I’ve been spending some time rethinking and re-implementing a part of my material system to basically be more versatile than what it was.
Since my renderer still utilizes sort of a hybrid rendering using a deferred approach to handle the largest bulk of the lighting and standard forward rendering for the rest, what I can and can’t do is pretty apparent.
But. With my latest additions the renderer is way more full featured and can be used to make a plethora of effects.
I still don’t handle transparency that well. Sorting transparent geometry is always difficult to get good. So I probably won’t bother trying to make more of it than I have to. Basic back to front sorting will have to do.


Here’s a boring ol’ wall tile with a texture applied.
Now how this is being rendered is of course mostly up to the material attached to that object.
We can change the material to do something else:

Here I turned the material into a mirror-shine super glossy material.

I also added a “custom” routine for effects and stuff that fall out of the reach of my generalized pipeline so we can render those with custom shaders and blending operations and stuff.
Main problem with that is of course that they can usually not take part of the scene’s lighting.
To remedy that, there’s a “super crisis-system”(this is not its actual name) that allows arbitrary shaders to access the scene’s lighting manually so we can at least get some of the lighting on it. Right now I’m planning on allowing access to 4 of the biggest nearby lights. I’m filtering out small and faint lights as these don’t affect the geometry as much (Duh).

I finished putting in support for the last channel of the dedicated “mask” texture that is available through the material’s texture slots.
The “mask” texture is a special texture that stores 3 textures in one. One texture per channel.
It stores Specular Gloss, Fresnel and Reflection.
I find it a tiny bit unintuitive to cram textures into channels of other textures, but artists don’t generally seem to mind; there are plenty other engines that do something similar.

Aaah. What else?

Haha. 😀 Just for fun I tried putting in a monster from Doom 3 to see how the texture maps translated into my engine’s material system.

Hmm. I guess that’s about it for right now. I should really document what I actually do better. I feel like I forget more than half the things.

Uhh…

Not surprisingly, I’ve run into some more “trouble”.
I mentioned briefly quite a few posts back that I was suffering from some issues with alpha testing. Most notably so from it not working at all.
I dug a bit deeper into it and it seems like my OpenGL context somehow got the idea that GL_ALPHA_TEST is in fact deprecated and therefore completely unsupported.
I admit I’m not entirely sure as to why this happened just now, and why it seems to be local to my current project…

I don’t really know what to make of it.
At first I thought is was a driver bug, seeing as how it stopped working suddenly. But then I updated my drivers like 2 times without any notable effect so that possibility isn’t a factor. (+ my older projects still work and they use GL_ALPHA_TEST.)
Now I don’t know what to say. I can still alpha test in my shader, but I fear that it may suffer performance impacts. And it has
already with my “vegetation test” a few posts back.
Though to be completely honest it does seem like alpha testing may take a turn for a shader based approach in the future, if not already. I think that DirectX 10 and later perform alpha testing in shaders because they disabled the possibility to do so otherwise from DirectX 9.
Seems to be reasonable that modern OpenGL versions use something akin to this…

Or something like that, I don’t really know. It’s kind of a mind-effer…

Edit: And yes, my OpenGL context is backwards compatible so that’s not the problem here.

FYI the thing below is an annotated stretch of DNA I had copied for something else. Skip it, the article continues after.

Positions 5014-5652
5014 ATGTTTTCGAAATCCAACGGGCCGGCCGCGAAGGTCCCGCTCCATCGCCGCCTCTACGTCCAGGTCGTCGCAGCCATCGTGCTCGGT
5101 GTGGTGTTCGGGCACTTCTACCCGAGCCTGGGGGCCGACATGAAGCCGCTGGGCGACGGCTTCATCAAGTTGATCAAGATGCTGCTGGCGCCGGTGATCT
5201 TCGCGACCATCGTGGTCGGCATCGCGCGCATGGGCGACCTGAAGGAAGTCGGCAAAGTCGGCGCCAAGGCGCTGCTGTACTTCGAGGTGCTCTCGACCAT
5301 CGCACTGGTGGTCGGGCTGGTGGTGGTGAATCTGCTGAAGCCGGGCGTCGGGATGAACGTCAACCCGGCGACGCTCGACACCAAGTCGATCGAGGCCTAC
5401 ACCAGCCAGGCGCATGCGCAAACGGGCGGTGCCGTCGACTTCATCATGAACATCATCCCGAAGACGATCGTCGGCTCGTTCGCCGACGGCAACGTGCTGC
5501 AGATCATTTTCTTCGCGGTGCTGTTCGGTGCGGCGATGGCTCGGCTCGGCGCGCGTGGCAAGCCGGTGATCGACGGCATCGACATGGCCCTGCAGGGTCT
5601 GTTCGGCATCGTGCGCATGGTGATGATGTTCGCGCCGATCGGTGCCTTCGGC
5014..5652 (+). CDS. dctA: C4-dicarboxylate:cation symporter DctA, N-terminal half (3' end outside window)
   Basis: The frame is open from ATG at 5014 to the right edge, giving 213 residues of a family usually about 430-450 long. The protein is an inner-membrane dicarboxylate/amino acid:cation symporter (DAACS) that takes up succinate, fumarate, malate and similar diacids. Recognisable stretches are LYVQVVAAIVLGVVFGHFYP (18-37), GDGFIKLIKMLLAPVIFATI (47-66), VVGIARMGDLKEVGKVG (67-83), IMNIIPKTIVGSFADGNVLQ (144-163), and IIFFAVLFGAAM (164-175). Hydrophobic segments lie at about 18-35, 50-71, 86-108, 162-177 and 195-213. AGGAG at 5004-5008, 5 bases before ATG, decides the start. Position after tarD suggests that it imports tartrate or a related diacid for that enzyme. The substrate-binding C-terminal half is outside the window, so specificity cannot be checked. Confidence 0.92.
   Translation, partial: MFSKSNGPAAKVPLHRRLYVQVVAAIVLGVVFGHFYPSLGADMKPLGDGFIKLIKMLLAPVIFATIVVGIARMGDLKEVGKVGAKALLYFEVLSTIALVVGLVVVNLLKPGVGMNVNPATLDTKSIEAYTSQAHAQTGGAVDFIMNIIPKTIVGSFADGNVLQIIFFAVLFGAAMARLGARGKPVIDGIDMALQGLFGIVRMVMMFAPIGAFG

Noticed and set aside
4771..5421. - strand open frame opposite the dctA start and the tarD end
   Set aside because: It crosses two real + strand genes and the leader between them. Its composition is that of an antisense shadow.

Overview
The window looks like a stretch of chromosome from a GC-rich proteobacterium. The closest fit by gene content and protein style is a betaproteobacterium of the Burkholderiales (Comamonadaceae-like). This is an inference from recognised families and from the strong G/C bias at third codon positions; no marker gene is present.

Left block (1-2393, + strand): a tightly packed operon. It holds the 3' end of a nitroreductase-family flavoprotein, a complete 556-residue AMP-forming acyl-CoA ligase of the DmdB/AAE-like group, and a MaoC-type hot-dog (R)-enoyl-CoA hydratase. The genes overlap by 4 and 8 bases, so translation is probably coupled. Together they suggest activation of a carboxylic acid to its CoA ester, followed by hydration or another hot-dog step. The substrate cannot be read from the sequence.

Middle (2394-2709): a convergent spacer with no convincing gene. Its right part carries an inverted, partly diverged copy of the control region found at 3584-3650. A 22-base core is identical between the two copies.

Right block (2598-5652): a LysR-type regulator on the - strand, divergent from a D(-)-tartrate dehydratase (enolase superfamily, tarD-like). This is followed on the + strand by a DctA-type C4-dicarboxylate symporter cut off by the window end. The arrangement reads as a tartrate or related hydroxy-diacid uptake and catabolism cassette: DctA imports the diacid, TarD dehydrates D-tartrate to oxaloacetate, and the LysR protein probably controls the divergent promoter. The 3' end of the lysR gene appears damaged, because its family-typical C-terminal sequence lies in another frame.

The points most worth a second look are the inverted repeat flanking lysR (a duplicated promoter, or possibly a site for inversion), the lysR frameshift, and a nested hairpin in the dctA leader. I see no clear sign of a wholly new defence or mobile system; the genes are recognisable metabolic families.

Edit #2: Alright. My friend confirmed that GL_ALPHA_TEST and its kin is in fact deprecated. So I’m sticking to my manual alpha testing. It’s good to know I’m not going insane. The moment I saw that glEnable(GL_ALPHA_TEST) generated GL_INVALID_ENUM and some other errors no matter what I tried, I was all but sure I’d gone of the deep end.

CONCLUDED

OK. That is REALLY it.

I have solved the problem finally… No more light-bleeding, no more weirdness, no more nothing of that sort.

I’ve been fighting this problem for so long. So VERY long.

It never ceases to amaze me how the problem always lies in the absolute last thing you check. I feel this is an established concept, but I am blanking on the name used for it right now.
HOWEVER, it has also been proven (on my account, at least) that the problem may still exist and that I just think I’ve solved it but it still isn’t fixed.
Time will tell. But I really think this is the end of this for a while at least. (I hope)

Now, onto the actual problem.
This may sound exaggerated to some, but I’ve been having this same problem for pretty much as long as I care to admit.
I estimate it to be at least 1 year almost to the date.
The error is, however, hard to track down as it is located in a field where dozens of things could be wrong.
Add to that the fact that the error doesn’t show up that often so I’ve often found myself forgetting that it exists.

The previous posts outlined the idea that the deferred rendered scenery didn’t have the same problems the forward rendering did. This is not actually true, and I’m regretful that I said it with that level of certainty. Upon much closer inspection (debug information and stuff) they do exist, but they look a lot different than the forward rendering artifacts and not even half as outstanding, so I overlooked it.

Anyway. The problem lies in the CPU side of the tangent space (not the shader like I suspected), in the model loading code where I actually generate the vertex tangent vectors.
The problem is not the code that generates the tangent vectors, the error is when I was generating them.
I have to process my loaded models to remove cases where vertices share normals or texture coordinates, and this is a normal thing to do.
But I was generating the tangent vectors before that step, so I ended up having vertices that instead shared tangent vectors.
This explains why it only happened in some cases. I think I actually mentioned briefly in one of the earlier posts that I had noticed that the errors occur in areas where the tangents vary wildly, or point away from each other.

But. It should be good now.